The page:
Chief Justice Judith Nakamura to retire from NM Supreme Court


SANTA FE – Chief Justice Judith K. Nakamura has announced that she will retire from the New Mexico Supreme Court effective Aug. 1.

She has served as chief justice since June 2017, and joined the state’s highest court in December 2015.

“In my years on the bench, I’ve always strived to not only make the best legal decisions possible but to improve people’s lives and advance the administration of justice,” Chief Justice Nakamura said.

The Court will elect a new Chief Justice on July 15.

While leading the judicial branch of government, Chief Justice Nakamura guided the state court system’s response to the COVID-19 pandemic. State courts remained opened with safety precautions and conducted most proceedings using audio and video teleconferencing. Courts are now preparing to resume jury trials.

During fiscal year 2019, the Chief Justice launched the Campaign for Judicial Excellence to ensure that courts better met the needs of New Mexicans. The initiative focused on simplifying the structure of the state court system, expanding the use of technology to assist the public and improving access to court programs and services. As part of the campaign, district courts have assumed administrative oversight of magistrate courts to improve efficiency and provide streamlined local decision-making. Courts have implemented electronic filing of documents in criminal cases and an Online Dispute Resolution (ODR) program was established to help settle consumer debt cases.

Chief Justice Nakamura served on the National Judicial Opioid Task Force and co-chaired its Civil and Criminal Justice Workgroup. The task force issued a report late last year with recommendations for state courts to address the crises of addiction. In New Mexico, Chief Justice Nakamura formed a cross-disciplinary group, called the Z-Team, that worked with the State Justice Institute to train judges to better meet the needs of those with mental illnesses and substance abuse problems who appear in courts. The Team is planning a summit to bring together teams from counties across the state to improve court and community responses to those with behavioral health issues.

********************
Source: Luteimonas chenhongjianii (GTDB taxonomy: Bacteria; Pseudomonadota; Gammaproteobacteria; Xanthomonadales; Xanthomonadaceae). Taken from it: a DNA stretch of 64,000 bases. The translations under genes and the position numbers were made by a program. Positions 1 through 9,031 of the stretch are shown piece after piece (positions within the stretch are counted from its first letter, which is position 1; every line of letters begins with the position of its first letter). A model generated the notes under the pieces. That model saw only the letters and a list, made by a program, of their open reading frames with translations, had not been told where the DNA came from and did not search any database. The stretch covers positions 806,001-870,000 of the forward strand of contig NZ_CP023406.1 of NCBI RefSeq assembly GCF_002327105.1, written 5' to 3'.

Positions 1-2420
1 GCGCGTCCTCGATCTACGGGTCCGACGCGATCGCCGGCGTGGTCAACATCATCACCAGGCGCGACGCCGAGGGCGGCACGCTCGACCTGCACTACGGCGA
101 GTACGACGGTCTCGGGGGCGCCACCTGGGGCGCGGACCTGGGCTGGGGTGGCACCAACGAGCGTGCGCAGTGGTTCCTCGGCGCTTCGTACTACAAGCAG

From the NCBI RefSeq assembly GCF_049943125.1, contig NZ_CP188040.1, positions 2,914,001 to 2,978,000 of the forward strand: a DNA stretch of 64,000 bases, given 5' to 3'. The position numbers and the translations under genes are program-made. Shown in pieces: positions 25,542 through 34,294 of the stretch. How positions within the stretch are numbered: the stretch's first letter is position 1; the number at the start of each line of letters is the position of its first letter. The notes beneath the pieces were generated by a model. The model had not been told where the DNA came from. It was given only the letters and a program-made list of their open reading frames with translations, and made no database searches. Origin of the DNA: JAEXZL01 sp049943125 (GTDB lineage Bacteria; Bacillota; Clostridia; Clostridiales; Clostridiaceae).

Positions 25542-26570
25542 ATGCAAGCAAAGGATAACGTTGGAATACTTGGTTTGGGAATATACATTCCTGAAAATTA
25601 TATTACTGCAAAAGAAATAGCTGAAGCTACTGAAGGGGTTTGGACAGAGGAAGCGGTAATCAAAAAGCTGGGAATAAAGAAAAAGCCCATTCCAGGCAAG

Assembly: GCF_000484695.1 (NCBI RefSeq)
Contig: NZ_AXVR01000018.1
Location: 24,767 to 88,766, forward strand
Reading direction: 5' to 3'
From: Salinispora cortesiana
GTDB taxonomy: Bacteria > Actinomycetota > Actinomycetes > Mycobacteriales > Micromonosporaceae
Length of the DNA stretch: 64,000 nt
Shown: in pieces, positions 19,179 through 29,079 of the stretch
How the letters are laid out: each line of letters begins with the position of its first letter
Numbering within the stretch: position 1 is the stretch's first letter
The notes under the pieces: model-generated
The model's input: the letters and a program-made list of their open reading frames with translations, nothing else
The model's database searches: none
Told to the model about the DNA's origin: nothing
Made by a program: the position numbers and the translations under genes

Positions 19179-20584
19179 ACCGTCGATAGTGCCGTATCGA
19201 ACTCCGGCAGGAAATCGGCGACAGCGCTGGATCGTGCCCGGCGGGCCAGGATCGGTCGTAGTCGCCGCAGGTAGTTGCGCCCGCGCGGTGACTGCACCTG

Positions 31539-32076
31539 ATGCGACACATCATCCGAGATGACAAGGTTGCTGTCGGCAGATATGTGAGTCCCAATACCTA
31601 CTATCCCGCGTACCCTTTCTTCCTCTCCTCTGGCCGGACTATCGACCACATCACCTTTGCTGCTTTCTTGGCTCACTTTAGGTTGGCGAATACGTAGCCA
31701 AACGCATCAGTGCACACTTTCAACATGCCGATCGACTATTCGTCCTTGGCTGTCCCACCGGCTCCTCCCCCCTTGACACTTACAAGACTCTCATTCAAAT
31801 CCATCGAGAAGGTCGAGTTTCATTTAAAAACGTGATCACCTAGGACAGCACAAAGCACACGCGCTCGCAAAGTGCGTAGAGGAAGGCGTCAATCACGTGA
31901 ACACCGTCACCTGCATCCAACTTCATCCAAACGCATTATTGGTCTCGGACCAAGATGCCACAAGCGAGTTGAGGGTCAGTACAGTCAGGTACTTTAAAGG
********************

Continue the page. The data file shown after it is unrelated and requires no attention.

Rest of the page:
Before joining the Supreme Court, Chief Justice Nakamura served nearly three years as a Second Judicial District Court judge and more than 14 years as a Bernalillo County Metropolitan Court judge. She oversaw day-to-day operations of Metropolitan Court as its chief judge from 2002 until 2013, and was named Judge of the Year in 2004 by the Albuquerque Bar Association.

Chief Justice Nakamura received her Juris Doctor degree in 1989 from the University of New Mexico, and earned an undergraduate degree from UNM.  Before her election as a judge, she spent most of her legal career in the private practice of law in Albuquerque. She worked at the State Land Office after law school, serving as an assistant land commissioner and general counsel.

Chief Justice Nakamura is an avid hot air balloon pilot and a volunteer member of the Albuquerque International Balloon Fiesta’s Board of Directors, and serves on the University of New Mexico Alumni Board.

The Chief Justice presides over Supreme Court hearings and conferences, and is the administrative authority over personnel, budgetary matters and general operations of all state courts. The Chief Justice also acts as an advocate for the Judiciary on legislation, funding for the courts and other issues.

The process for filling a court vacancy calls for a bipartisan Judicial Nominating Commission to interview applicants and recommend nominees to the governor for possible appointment.